French cannabis legalization debate ignores race, religion and the mass incarceration of Muslims
Last summer in France, dozens of “CBD cafés” suddenly opened across the country.
Exploiting a legal loophole originally created for hemp farmers, these pop-up businesses sold queuing customers oils, drinks and salves infused with cannabidiol, a cannabis compound that is a faddish if unproven “cure” for insomnia, anxiety and more. The French government reacted quickly and by mid-June had officially prohibited the sale of CBD. The CBD cafés vanished within a month.Advertisement:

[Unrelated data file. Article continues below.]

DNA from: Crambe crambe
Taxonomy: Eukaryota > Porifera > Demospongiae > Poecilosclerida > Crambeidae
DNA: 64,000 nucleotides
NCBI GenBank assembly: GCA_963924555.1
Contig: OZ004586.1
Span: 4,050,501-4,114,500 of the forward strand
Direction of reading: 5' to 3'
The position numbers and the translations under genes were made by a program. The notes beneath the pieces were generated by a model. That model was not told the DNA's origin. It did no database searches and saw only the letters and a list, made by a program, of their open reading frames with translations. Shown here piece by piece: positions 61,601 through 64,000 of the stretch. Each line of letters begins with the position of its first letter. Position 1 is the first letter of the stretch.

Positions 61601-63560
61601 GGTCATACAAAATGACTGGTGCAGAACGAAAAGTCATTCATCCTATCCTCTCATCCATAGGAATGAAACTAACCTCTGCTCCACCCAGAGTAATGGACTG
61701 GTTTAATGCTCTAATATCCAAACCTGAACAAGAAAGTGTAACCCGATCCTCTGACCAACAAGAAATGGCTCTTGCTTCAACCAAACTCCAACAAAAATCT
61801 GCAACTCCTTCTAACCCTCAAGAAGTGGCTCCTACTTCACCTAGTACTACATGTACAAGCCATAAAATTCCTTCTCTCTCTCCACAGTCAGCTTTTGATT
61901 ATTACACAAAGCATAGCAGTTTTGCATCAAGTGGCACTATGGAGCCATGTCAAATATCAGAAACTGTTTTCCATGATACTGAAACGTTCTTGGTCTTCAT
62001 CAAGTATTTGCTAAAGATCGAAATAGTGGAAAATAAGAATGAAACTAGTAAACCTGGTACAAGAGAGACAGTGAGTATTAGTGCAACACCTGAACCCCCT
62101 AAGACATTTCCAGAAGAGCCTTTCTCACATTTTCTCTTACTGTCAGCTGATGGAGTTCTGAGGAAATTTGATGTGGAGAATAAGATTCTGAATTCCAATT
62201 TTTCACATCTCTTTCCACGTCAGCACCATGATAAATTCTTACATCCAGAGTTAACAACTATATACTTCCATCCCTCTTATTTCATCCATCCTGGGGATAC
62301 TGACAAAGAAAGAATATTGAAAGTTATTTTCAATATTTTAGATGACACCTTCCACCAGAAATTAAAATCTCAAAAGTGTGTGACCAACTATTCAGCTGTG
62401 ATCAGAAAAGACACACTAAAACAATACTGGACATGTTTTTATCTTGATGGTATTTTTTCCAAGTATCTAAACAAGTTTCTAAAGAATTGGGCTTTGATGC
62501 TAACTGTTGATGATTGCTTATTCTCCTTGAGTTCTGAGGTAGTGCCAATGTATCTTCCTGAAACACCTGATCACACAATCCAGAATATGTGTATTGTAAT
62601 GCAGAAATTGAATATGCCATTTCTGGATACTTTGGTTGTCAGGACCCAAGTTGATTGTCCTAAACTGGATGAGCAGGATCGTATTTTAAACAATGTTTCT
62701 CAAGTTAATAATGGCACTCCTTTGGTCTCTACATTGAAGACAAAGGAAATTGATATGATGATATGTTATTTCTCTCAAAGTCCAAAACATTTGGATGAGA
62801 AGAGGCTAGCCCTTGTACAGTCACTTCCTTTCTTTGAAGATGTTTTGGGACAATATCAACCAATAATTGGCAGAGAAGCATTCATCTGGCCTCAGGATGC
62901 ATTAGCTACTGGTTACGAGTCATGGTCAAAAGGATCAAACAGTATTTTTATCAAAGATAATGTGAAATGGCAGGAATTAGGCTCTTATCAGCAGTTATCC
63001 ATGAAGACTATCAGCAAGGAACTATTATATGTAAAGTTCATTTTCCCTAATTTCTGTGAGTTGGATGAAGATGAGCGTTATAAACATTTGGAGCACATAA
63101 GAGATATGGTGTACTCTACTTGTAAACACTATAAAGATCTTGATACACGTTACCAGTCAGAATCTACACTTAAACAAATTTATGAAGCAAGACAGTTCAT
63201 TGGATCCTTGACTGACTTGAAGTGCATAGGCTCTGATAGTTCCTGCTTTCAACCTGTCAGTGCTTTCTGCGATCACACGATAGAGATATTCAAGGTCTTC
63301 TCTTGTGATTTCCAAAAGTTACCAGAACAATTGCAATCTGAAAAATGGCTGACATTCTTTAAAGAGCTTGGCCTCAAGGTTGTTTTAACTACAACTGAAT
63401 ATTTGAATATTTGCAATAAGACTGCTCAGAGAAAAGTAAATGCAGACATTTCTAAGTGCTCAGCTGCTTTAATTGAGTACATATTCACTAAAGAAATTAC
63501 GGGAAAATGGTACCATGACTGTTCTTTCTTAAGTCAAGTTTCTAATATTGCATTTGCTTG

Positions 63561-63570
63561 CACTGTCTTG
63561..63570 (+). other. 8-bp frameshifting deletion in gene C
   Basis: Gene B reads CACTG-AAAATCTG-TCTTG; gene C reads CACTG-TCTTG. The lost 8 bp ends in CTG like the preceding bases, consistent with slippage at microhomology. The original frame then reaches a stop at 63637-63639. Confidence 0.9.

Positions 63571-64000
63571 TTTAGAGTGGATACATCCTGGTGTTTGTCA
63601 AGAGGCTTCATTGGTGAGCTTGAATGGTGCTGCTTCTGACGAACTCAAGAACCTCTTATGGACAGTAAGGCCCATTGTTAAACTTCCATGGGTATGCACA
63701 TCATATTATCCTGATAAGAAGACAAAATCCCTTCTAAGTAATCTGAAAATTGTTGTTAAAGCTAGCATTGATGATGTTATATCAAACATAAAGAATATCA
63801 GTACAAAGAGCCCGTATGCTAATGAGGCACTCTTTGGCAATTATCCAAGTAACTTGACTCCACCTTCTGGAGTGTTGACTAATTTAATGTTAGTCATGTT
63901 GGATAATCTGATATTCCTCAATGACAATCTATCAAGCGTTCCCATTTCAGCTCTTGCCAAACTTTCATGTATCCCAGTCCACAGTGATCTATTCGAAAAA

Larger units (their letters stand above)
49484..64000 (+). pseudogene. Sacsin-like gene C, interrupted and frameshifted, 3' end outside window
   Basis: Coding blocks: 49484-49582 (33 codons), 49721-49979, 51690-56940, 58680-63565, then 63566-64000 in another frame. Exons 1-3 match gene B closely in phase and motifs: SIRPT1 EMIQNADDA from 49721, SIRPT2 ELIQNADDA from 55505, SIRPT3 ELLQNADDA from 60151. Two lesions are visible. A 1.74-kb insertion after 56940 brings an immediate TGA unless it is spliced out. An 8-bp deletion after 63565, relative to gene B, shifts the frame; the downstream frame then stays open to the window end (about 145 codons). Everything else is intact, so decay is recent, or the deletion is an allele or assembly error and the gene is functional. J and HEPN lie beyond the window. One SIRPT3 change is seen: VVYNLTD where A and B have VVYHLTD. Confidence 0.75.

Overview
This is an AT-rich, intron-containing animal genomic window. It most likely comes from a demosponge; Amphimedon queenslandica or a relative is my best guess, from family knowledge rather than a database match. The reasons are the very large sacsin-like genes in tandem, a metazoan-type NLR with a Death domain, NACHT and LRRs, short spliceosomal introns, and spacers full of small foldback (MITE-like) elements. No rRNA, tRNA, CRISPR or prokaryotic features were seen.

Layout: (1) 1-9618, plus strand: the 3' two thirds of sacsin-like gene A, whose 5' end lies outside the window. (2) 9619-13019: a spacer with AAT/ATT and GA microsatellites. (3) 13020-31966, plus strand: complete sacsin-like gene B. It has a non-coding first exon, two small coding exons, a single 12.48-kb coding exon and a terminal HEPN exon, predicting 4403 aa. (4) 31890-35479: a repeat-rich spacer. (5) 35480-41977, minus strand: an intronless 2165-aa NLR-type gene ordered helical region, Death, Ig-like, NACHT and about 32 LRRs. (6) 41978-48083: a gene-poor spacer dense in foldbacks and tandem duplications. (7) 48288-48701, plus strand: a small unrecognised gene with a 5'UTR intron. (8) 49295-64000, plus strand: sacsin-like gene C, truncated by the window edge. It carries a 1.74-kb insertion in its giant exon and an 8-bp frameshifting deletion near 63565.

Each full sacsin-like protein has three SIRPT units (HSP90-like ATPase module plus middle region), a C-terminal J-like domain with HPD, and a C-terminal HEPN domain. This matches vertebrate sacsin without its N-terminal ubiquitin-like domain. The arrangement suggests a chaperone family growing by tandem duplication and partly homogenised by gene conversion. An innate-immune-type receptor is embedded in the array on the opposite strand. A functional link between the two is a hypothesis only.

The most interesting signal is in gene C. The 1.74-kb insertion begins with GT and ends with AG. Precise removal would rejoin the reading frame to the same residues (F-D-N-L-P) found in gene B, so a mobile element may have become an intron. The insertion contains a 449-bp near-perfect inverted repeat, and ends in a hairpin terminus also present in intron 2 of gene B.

But France’s brief experiment with cannabidiol seems to have started a movement to legalize cannabis, which has been illegal since 1970.
On June 19, dozens of French economists, physicians and politicians published an open letter in the popular news magazine L’Obs, denouncing the “bankruptcy” of cannabis prohibition and imploring the nation to “Légalisons-Le!” Soon after, an economic advisory council to the French prime minister released a report criticizing France’s drug war as a costly “French failure” and calling for cannabis legalization on financial grounds.Advertisement: Advertisement: Advertisement: Advertisement: Advertisement: Advertisement:
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